For Ukrainian competitors, Invictus Games are break from war

Apr 14, 2022, 5:23 PM | Updated: Apr 15, 2022, 10:56 am
Prince Harry, Duke of Sussex, arrives at the Invictus Games venue in The Hague, Netherlands, Friday...

Prince Harry, Duke of Sussex, arrives at the Invictus Games venue in The Hague, Netherlands, Friday, April 15, 2022. The week-long games for active servicemen and veterans who are ill, injured or wounded opens Saturday, April 16, 2022, in this Dutch city that calls itself the global center of peace and justice. (AP Photo/Peter Dejong)

(AP Photo/Peter Dejong)

THE HAGUE, Netherlands (AP) — Until a few days ago, Volodymyr Musyak was on the front lines defending Ukraine from Russia’s devastating assault on his nation. Now he’s preparing to pick up a bow and arrow in the Invictus Games archery competition.

The sporting event for active service personnel and veterans who are ill, injured or wounded opens Saturday and ends April 22 in this Dutch city that calls itself the global center of peace and justice.

Those concepts seem a world away to the team of 19 athletes from Ukraine and their supporters as they settle in The Hague for the games.

“I think that emotionally it’s something that requires time … because we come from a very disturbed area as we come from the areas where the actual killings every day are happening, the shelling, the bombing, we hear sirens every day,” said Oksana Horbach, Ukraine’s Invictus Games National Coordinator.

One of the team, Taira Paievska, did not even make the trip after being taken hostage by Russian forces in Mariupol where she worked as a paramedic, Horbach said.

Four Ukrainians who were not due to participate in the games but were active in the worldwide community of injured servicemen and women died in March, two while on active duty and two in rocket attacks, Invictus Games organizers said on their website.

Pavlo Kovalskyi, who is participating in rowing, archery, wheelchair basketball and possibly also sitting volleyball, said that, as well as competing, he wants to spread the word about the harsh realities of war in his homeland.

Traveling to the games gives the 31-year-old a chance “better to tell, convey information to the audience, our friends, our new acquaintances, just fellow athletes, what is happening now,” he said.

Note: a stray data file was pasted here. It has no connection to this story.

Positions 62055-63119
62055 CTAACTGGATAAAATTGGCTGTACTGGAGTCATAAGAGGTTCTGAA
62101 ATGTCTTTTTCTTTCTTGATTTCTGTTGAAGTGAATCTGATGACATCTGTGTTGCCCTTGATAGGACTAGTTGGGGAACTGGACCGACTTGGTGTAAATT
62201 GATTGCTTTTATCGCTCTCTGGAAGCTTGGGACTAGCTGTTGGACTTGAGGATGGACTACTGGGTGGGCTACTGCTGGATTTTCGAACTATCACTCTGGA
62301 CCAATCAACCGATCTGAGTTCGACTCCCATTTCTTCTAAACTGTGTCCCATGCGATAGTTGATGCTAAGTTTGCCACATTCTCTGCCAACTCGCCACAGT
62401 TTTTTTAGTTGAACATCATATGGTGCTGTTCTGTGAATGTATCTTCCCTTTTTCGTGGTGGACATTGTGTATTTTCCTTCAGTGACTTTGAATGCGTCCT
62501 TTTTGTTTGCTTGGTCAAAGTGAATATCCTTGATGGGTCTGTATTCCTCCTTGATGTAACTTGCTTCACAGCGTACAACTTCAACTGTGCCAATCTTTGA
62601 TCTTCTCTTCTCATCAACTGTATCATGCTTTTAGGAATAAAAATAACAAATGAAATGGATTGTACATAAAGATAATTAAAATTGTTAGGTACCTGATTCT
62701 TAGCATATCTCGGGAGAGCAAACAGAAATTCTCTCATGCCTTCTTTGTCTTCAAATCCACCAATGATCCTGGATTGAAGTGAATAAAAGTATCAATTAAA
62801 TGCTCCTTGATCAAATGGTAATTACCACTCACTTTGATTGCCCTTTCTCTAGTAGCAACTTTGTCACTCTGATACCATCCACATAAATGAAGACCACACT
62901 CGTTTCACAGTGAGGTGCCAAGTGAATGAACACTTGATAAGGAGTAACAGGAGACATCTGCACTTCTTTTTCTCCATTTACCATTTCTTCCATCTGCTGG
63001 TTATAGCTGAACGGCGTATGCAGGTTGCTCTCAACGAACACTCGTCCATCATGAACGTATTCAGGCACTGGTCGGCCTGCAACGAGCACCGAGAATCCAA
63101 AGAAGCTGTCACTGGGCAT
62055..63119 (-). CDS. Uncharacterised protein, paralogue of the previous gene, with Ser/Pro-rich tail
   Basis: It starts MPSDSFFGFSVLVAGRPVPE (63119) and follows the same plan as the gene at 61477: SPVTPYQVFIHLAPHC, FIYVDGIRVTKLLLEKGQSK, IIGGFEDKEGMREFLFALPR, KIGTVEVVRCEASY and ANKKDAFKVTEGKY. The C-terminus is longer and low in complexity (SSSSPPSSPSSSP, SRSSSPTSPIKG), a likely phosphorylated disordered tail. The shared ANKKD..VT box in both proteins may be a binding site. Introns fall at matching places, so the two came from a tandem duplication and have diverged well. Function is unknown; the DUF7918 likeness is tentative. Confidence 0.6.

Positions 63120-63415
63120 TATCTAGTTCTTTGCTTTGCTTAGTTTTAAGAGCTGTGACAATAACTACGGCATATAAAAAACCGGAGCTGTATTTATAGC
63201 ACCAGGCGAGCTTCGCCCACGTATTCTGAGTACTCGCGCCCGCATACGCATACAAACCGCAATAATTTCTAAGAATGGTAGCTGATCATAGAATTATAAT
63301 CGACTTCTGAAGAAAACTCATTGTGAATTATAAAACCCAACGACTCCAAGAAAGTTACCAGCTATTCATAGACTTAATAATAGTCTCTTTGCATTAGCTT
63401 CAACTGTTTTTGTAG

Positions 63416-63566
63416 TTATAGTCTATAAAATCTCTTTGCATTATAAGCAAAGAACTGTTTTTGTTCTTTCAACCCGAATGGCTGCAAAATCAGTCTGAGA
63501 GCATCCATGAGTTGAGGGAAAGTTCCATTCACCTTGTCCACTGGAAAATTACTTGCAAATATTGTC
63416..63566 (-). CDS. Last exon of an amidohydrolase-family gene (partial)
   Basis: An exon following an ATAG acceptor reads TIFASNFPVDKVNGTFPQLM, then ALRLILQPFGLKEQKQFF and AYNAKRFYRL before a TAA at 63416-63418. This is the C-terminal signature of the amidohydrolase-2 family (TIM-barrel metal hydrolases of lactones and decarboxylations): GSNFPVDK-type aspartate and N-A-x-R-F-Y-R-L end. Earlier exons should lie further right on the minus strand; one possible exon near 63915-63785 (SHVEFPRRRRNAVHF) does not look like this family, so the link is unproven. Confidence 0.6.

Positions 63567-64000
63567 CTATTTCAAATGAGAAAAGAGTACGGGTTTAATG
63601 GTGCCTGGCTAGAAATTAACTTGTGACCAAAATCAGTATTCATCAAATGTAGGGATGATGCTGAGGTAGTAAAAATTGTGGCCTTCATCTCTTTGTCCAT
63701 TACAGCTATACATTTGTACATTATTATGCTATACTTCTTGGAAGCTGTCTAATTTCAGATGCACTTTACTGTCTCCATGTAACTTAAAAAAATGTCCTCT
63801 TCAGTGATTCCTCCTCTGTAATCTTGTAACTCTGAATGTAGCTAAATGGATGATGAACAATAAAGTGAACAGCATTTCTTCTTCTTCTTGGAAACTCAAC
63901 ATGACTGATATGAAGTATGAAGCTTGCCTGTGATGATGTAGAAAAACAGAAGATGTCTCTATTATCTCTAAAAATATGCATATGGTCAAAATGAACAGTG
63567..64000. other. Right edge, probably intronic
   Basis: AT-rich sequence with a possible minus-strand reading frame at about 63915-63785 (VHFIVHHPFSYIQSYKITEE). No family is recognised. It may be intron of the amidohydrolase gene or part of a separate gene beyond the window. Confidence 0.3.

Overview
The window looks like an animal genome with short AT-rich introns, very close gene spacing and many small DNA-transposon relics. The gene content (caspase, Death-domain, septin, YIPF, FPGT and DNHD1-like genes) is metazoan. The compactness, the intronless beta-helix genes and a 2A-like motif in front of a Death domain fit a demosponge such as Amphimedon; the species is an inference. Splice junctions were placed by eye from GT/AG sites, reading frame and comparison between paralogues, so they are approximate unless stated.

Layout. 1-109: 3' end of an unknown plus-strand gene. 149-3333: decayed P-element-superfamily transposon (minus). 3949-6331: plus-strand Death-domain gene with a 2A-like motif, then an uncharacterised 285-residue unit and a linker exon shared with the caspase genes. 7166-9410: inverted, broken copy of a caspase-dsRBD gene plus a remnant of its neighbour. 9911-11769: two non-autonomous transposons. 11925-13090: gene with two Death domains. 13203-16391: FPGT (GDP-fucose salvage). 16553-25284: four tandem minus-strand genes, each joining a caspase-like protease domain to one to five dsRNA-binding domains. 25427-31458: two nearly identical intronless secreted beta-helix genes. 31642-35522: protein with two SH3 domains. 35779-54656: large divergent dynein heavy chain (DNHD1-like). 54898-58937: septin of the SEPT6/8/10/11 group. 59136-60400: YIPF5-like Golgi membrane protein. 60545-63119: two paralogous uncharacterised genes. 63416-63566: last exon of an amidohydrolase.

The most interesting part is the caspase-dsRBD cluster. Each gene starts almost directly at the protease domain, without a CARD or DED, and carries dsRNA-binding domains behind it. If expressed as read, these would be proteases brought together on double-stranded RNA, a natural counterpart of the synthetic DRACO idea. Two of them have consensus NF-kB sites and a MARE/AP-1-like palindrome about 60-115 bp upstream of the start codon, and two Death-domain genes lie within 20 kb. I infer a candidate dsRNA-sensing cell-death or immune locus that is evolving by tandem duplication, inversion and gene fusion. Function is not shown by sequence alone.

Ukrainian Minister for Veteran Affairs Yuliia Laputina agreed that the competitors decided to take part as a way of spreading the word.

“They wanted to be with their country, their people, but understanding the role of sports ambassadorship in the international relations they take the … decision to take part and it was a hard decision for them,” she said.

Members of the Ukrainian team drew big cheers Friday evening at a reception also attended by Britain’s Prince Harry — whose brainchild the games were — and his wife Meghan.

Ukrainian President Volodymyr Zelenskyy urged the team on via a video link after their arrival Thursday.

“Victory is important for us, it is important to prove that we are all unconquered,” he told the participants. “And your team is part of the spirit of indomitability of Ukraine, the Ukrainian people and each of us.”

The Ukrainians are among some 500 competitors from 20 nations participating in the Invictus Games. Russia has never taken part in any of the previous games and does not have a team in The Hague.

This year’s games were twice delayed by the coronavirus pandemic. The first edition of the games was held in London in 2014, followed by Orlando in 2016, Toronto in 2017 and Sydney in 2018.

Service personnel compete in athletics, archery, cycling, indoor rowing, powerlifting, sitting volleyball, swimming, wheelchair basketball, and wheelchair rugby as well as a driving challenge organized by one of the event’s official partners, car maker Jaguar Land Rover.

For the Ukrainians, the games are a brief respite from the grim realities of life in wartime and an opportunity to highlight the plight of their nation.

“The death, the destruction, the rapes, everything, this is something that my competitors and team staff members experience every day,” Horbach said. “So it needs to be heard, it needs to be told. It is very important for us that we, as Ukrainians, have that voice, have a platform to voice who we are, what we do and what we experience every single day since Feb. 24,” when the Russian invasion started.

Musyak, who suffers from concussion caused by a mine blast, is competing in events including archery, but has to prepare without his coach, Dmytro Sydoruk, who died in the war.

“On the eve of our departure, he died,” Musyak said. “Whether military or civilian, every loss for us, especially when our children are killed, when civilians are killed, when women are killed, is an irreparable loss.”

And while Musyak is competing in The Hague, his mind is elsewhere.

“We are only the second day here, we got here from the front line and, until now, I’m mentally with my brothers in arms, of course,” he said. “After the end of the competition, we return to the front line to defend our country.”

___

Follow the AP’s coverage of the war at https://apnews.com/hub/russia-ukraine

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For Ukrainian competitors, Invictus Games are break from war